As Smithsonian reports, a pipe layer and an engineer recently found a sword from the medieval era while doing construction work on a sewer in Aalborg, Denmark’s fourth-largest city. The relic was plucked from a layer of waste that had accumulated atop an old slab of pavement that once ran through the city.

Most remarkably, the sword was still intact—and the blade still sharp. It’s about 3.5 feet long and of extremely high quality, according to archaeologists. The sword may have been used between 1100 and 1400, but the likeliest explanation is that it got separated from its owner sometime in the 14th century. “Findings from here have always pointed to the 1300s, so the sword must have ended up in the earth in this century,” archaeologist Kenneth Nielsen said in a translated statement.

The sword next to a tape measure
Nordjyllands Historiske Museum (Historical Museum of Northern Jutland)

It’s rare for such an important historical artifact to turn up in such an unlikely—and unhygienic—place. Swords were valuable and highly prized possessions, and they were treated as such. They were typically buried with their owners, but no graves are situated above the sewer where the weapon was found.

The country’s history offers some clues about what may have transpired, though. In the 1300s, power struggles and internecine war were common throughout Denmark. “The best explanation we can come up with is that the owner of the sword was defeated in a battle,” Nielsen told The Local Denmark. “In the tumult, it was then trod down into the layer of mud that formed the street back then.”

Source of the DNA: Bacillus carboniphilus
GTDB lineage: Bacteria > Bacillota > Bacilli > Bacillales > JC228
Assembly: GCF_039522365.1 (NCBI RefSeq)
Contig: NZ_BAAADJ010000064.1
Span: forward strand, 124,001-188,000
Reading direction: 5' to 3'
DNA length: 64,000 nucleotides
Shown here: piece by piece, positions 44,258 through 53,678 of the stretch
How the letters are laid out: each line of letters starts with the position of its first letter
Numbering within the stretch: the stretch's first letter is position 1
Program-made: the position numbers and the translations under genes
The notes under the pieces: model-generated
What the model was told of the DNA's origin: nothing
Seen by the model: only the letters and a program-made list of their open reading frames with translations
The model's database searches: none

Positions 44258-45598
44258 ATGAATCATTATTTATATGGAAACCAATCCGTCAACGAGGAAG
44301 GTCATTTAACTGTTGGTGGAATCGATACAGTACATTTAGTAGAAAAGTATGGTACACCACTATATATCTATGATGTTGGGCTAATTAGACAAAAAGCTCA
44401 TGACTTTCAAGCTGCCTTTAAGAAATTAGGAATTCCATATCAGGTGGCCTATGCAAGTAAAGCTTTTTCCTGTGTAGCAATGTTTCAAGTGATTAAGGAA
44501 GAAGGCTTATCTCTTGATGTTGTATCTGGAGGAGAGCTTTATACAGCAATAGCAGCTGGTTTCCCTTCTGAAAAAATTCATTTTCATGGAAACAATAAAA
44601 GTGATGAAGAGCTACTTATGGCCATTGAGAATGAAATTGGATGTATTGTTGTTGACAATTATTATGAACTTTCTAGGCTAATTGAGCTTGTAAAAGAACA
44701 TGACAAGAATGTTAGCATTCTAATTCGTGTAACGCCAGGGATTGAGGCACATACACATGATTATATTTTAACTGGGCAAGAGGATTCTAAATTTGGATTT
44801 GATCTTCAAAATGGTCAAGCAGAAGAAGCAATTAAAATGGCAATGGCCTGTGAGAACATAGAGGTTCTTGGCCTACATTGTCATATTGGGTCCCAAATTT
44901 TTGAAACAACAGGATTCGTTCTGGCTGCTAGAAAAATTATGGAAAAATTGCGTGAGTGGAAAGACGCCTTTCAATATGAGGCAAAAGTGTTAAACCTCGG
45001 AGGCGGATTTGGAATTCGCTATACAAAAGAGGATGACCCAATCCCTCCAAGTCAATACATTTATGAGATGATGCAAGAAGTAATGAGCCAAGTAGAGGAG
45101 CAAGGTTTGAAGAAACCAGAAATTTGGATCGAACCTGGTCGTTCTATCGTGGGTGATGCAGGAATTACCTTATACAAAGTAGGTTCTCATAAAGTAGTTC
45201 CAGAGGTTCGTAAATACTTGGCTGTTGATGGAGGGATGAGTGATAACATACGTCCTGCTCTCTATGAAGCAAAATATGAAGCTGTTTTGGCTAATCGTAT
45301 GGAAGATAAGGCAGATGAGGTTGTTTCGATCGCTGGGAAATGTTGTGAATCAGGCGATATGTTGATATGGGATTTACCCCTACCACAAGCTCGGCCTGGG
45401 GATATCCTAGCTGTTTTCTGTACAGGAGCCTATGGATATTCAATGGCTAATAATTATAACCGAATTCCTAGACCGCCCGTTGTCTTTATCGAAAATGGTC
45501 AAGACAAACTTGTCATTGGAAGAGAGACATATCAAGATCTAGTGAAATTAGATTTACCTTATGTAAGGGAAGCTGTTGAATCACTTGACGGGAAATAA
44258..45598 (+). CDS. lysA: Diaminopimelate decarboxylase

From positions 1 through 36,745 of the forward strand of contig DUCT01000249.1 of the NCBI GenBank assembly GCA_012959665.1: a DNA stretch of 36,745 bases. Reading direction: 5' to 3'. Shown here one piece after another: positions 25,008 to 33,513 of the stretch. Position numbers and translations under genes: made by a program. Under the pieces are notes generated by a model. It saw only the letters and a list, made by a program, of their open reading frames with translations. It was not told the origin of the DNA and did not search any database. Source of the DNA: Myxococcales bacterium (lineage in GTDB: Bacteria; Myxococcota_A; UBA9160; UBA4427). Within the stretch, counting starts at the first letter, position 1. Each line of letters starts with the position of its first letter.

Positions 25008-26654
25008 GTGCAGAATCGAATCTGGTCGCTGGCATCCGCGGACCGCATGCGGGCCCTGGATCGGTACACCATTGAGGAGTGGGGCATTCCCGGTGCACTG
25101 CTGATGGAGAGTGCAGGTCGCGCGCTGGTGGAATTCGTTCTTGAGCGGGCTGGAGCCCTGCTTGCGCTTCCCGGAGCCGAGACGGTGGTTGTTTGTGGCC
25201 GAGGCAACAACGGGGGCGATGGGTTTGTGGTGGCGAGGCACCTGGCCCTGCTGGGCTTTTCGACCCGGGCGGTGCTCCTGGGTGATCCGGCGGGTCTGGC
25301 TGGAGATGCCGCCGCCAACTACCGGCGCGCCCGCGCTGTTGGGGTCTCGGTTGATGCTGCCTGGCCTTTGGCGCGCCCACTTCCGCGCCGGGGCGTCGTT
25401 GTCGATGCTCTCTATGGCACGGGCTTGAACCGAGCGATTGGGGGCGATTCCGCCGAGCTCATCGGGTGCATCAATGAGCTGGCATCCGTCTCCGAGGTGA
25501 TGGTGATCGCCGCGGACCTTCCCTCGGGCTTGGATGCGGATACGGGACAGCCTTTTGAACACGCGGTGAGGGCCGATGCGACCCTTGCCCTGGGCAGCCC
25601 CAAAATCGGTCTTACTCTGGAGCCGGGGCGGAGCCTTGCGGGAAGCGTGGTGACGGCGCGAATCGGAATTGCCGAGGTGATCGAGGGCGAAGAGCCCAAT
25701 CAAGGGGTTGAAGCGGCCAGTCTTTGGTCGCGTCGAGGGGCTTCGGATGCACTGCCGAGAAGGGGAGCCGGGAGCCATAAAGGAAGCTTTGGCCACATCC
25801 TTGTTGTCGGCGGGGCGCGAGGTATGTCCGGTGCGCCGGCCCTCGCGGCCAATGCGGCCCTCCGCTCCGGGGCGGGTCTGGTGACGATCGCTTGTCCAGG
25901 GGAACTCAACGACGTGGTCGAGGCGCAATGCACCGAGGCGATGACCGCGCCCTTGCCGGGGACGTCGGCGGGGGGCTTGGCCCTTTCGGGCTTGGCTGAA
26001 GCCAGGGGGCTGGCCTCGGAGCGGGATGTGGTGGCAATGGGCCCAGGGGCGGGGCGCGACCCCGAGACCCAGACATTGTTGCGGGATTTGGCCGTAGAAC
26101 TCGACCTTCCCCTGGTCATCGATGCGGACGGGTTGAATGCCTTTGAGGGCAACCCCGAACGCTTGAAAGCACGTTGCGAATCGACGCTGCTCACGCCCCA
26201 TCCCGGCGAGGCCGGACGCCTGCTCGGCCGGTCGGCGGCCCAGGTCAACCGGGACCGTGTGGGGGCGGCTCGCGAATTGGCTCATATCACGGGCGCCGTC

Similarly, a 14th-century sword was found in a Polish peat bog in 2017, and archaeologists suspect the owner either sunk into the marsh and met a grisly end, or merely dropped his weapon and was unable to retrieve it.

While these questions will likely remain unanswered, members of the public will have the chance to admire the Danish "sewer sword" in all its glory at the Aalborg Historiske Museum (Aalborg Historical Museum), which is located near the site where the sword was found. Fortunately for future visitors, it will be cleaned and preserved first.

[h/t Smithsonian]

George Pollard Jr., Unlucky Captain of the Ship That Inspired Moby-Dick

Gregory Peck as Captain Ahab during the shooting of the 1956 film Moby Dick
Gregory Peck as Captain Ahab during the shooting of the 1956 film Moby Dick
Hulton Archive/Getty Images

Captain George Pollard Jr. had no choice but to eat his cousin. Crammed aboard a small whaleboat with some of his crew, the captain had been drifting aimlessly in the South Pacific for more than two months. The sun was relentless, their thirst was unquenchable, and the hull was leaking. Saltwater had leached into the men’s stash of bread, and one by one, Pollard’s men died of starvation—and were promptly devoured by the hungry survivors.